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CfP Communicating Process Architectures 2005

Call For Papers:

Communicating Process Architectures 2005
6th yearly CPA conference

18th - 21st September 2005, University of Eindhoven, Eindhoven,
The Netherlands
URL: http://www.wotug.org/cpa2005/ (updated as more info becomes
E-mail: cpa2005@xxxxxxxxx

Important dates:
* Paper submission 16th May
* Paper acceptance notification 13th June
* CRC submission 27th June

Information for authors: http://www.wotug.org/cpa2005/authors.shtml

Accepted papers will be as always published in the Proceedings by
IOS Press
<http://www.iospress.nl/>  in their Concurrent Systems Engineering
<http://www.iospress.nl/html/cse.html>  series.
COMMUNICATING PROCESS ARCHITECTURES addresses many of the key issues in
modern computer science and practice. In broad terms, the conference
themes will deal with concurrency - at all levels of software and
hardware granularity. The goal of the conference is to stimulate
discussion and ideas as to the role concurrency will play in the
future generation of scalable computer infrastructure and
applications - where scaling means the ability to ramp up functionality
(i.e. stay in control as complexity increases) as well as physical
metrics (such as performance).

Traditionally, CONCURRENCY has been taught and considered and
experienced as an advanced and difficult topic. The thesis
underlying this conference is that this tradition is wrong.
The natural world operates through the continuous interaction
of massive numbers of autonomous agents at all levels of granularity
(astronomic, human, sub-atomic). If modern computer science finds
concurrency hard, then it is probably not doing it right! It is time
for concurrency to mature into a simple discipline that can be used
everyday to simplify the way in which we do computing, as well as
enhance the performance of what we build.

The WoTUG forum aims to continue the successful series of yearly
conferences, this one, the CPA 2005, being the sixth under the name
of CPA, and the 28th in the series of WoTUG conferences.

Specific themes include, but are not limited to:

- Theory - getting the underlying model right (CSP, pi-calculus,
channels, monitors, semaphores, BSP, barriers, mobile processes,
mobile channels, buckets...);
- Concurrent design patterns and tools (built upon the above);
- Modelling concurrent software architectures (Real-time UML,
dataflow models, CSP)
- Safety and security issues (race-hazards, deadlock, livelock,
process starvation, ...);
- Language issues (Java(TM), CSP libraries for Java/C/C++, occam(TM),
 Handel-C(TM), ...);
- Automatic hardware (FPGA/VHDL/Verilog) generation (from MATLAB (TM)/
SimuLink (TM) models/LabView(TM)/...) using Handel-C
- System issues (lightweight multithreading kernels, lightweight
external communications, interrupts, ...)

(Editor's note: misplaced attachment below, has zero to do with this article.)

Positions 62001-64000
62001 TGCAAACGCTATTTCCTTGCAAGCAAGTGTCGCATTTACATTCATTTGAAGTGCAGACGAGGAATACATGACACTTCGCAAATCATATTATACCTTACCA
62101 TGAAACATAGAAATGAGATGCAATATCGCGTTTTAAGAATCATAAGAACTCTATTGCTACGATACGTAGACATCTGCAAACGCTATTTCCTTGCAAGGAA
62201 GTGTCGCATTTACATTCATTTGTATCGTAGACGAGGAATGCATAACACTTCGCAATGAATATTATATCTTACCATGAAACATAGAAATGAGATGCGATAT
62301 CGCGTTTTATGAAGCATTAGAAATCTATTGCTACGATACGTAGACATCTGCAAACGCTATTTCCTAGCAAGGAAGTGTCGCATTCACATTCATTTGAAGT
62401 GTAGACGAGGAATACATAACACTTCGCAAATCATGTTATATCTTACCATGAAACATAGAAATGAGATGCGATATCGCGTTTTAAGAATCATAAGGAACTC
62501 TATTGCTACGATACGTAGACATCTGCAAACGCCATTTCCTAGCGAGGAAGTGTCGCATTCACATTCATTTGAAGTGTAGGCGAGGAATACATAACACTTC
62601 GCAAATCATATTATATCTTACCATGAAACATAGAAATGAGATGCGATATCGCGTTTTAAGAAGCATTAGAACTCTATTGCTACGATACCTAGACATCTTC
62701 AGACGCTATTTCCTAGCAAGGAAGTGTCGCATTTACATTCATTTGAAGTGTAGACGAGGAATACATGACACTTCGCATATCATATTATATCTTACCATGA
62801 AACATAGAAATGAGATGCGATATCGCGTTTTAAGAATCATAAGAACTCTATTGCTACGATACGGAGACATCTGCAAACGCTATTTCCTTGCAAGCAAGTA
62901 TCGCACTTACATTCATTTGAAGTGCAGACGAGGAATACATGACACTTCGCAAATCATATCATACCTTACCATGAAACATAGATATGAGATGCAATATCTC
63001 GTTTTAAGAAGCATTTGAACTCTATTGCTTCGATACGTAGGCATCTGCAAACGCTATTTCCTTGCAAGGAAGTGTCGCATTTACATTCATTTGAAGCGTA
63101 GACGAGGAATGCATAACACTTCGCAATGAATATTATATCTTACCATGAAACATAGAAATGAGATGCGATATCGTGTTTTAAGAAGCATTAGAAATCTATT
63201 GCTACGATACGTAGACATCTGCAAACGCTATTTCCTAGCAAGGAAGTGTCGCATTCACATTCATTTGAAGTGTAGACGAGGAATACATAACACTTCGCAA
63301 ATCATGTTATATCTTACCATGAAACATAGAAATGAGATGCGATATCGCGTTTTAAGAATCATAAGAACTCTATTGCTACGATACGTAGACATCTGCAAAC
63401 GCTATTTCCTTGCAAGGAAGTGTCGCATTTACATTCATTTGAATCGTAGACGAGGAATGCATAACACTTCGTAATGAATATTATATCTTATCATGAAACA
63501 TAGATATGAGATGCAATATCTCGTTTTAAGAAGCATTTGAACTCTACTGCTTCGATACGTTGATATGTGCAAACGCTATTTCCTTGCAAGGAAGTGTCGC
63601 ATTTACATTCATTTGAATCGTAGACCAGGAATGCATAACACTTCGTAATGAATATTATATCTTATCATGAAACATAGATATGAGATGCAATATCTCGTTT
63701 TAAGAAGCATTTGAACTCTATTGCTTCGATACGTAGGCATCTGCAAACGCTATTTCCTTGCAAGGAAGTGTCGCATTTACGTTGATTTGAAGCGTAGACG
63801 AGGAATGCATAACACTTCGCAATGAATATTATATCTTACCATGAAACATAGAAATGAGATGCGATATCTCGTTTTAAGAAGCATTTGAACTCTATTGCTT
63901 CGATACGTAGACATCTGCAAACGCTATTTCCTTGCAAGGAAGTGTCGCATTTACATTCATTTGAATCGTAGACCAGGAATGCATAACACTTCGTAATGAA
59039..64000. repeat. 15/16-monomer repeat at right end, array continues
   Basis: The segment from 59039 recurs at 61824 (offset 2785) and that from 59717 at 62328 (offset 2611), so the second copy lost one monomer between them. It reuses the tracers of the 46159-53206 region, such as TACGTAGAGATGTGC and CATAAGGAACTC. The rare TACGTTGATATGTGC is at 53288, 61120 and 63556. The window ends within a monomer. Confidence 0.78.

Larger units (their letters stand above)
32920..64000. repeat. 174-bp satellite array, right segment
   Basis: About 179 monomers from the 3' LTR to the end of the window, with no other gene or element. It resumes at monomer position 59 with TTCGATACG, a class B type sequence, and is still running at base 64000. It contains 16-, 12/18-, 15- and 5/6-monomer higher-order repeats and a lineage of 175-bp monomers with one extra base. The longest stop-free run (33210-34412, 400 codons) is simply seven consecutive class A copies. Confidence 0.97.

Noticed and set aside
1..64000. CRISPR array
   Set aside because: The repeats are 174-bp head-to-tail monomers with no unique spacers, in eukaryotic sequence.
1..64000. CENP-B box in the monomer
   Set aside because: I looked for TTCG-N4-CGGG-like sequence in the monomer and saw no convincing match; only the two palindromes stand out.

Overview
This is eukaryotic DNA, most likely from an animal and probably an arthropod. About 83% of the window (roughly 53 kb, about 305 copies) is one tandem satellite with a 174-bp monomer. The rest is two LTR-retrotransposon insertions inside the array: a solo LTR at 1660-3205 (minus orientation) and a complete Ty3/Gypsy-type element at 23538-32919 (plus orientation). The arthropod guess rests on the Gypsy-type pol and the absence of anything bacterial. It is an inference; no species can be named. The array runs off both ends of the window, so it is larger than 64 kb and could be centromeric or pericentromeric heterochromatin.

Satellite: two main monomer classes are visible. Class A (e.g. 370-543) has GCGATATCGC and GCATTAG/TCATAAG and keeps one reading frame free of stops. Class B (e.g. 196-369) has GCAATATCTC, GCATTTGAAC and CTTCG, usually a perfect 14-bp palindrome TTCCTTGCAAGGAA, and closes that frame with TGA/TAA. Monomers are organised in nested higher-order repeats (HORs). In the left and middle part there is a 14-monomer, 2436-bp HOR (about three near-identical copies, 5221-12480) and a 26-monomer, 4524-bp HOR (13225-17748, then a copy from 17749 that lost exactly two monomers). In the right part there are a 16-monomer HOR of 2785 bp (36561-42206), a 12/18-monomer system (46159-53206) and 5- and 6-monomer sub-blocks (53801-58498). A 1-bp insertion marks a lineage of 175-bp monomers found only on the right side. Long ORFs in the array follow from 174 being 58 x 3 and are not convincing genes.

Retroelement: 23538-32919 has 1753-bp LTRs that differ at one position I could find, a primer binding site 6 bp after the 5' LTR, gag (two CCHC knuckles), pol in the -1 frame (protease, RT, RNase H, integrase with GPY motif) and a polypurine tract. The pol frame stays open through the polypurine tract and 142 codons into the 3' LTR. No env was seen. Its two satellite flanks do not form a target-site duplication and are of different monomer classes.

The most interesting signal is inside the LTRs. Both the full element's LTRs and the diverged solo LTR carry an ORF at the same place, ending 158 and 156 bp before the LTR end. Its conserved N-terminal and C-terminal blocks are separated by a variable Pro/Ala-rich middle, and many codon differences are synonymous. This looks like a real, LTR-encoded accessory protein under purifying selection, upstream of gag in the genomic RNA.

- Processor issues (instruction sets for zero-cost multithreading,
VLIW, multiprocessor chips, software cache control, The CELL, ...)
- Specialized hardware issues (link and router technologies,
FPGAs, ...);
- Shared-memory -v- message-passing paradigms (unification?), SMP
and virtual SMP architectures;
- Supercomputing from commodity components (cluster computing,
internet grids, ...);
- Applications:
    - Scientific (including computation, graphics and GUIs),
    - Engineering (including embedded, real-time and control),
    - Mechatronic (including robots, machines and safety-critical),
    - Business (including mobile and e-commerce) and
    - Home (including entertainment);
    - Global architectural issues (vertical integration of all
 the above);


Programme Committee

Prof. Peter Welch, University of Kent, UK (Chair)
Prof. Hamid Arabnia, University of Georgia, USA
Prof. Peter Clayton, Rhodes University, South Africa
Prof. Jon Kerridge, Napier University, UK
Prof. Brian O'Neill, Nottingham Trent University, UK
Prof. Chris Nevison, Colgate University, New York, USA
Prof. Patrick Nixon, University of Strathclyde, UK
Prof. Nan Schaller, Rochester Institute of Technology, New York, USA
Prof. Dyke Stiles, Utah State University, USA
Prof. Vaidy Sunderam, Emory University, Atlanta, USA
Prof. Rod Tosten, Gettysburg University, USA
Prof. Paul Tynman, Rochester Institute of Technology, New York, USA
Prof. Jim Woodcock, University of York, UK
Dr. Alastair Allen, Aberdeen University, UK
Dr. Fred Barnes, University of Kent, UK
Dr. Richard Beton, Roke Manor Research Ltd, UK
Dr. Marcel Boosten, Philips Medical Systems, Ltd, The Netherlands
Dr. Jan Broenink, University of Twente, The Netherlands
Dr. Alan Chalmers, University of Bristol, UK
Dr. Barry Cook, 4Links Ltd., UK
Ruth Ivimey-Cook, Creative Business Systems Ltd, UK
Dr. Ian East, Oxford Brookes University, UK
Gerald Hilderink, University of Twente, The Netherlands
Christopher Jones, British Aerospace, UK
Dr. Tom Lake, InterGlossa, UK
Dr. Adrian Lawrence, Loughborough University, UK
Dr. Roger Loader, Emory University, Atlanta, USA
Dr. Jeremy Martin, Oxagen Ltd., UK
Dr. Stephen Maudsley, Esgem Ltd, UK
Dr. Majid Mirmehdi, University of Bristol, UK
Dr. Henk Muller, University of Bristol, UK
Dr. Dennis Nicole, University of Southampton, UK
Dr. James Pascoe, Emory University, Atlanta, USA
Dr. Matt Baekgaard Pedersen, University of Nevada, Las Vegas
Dr. Roger Peel, University of Surrey, UK
Herman Roebbers, Philips TASS, The Netherlands
Dr. Marc Smith, Colby College, Maine, USA
Dr. Johan Sunter, Philips Semiconductors, The Netherlands
Oyvind Teig, Autronica Fire and Security, Norway
Dr. Stephen Turner, Nanyang Technological University, Singapore
Dr. Brian Vinter, University of Southern Denmark
Dr. Hugh Webber, Defence Evaluation Research Agency, UK
Dr. Paul Walker, 4Links Ltd, UK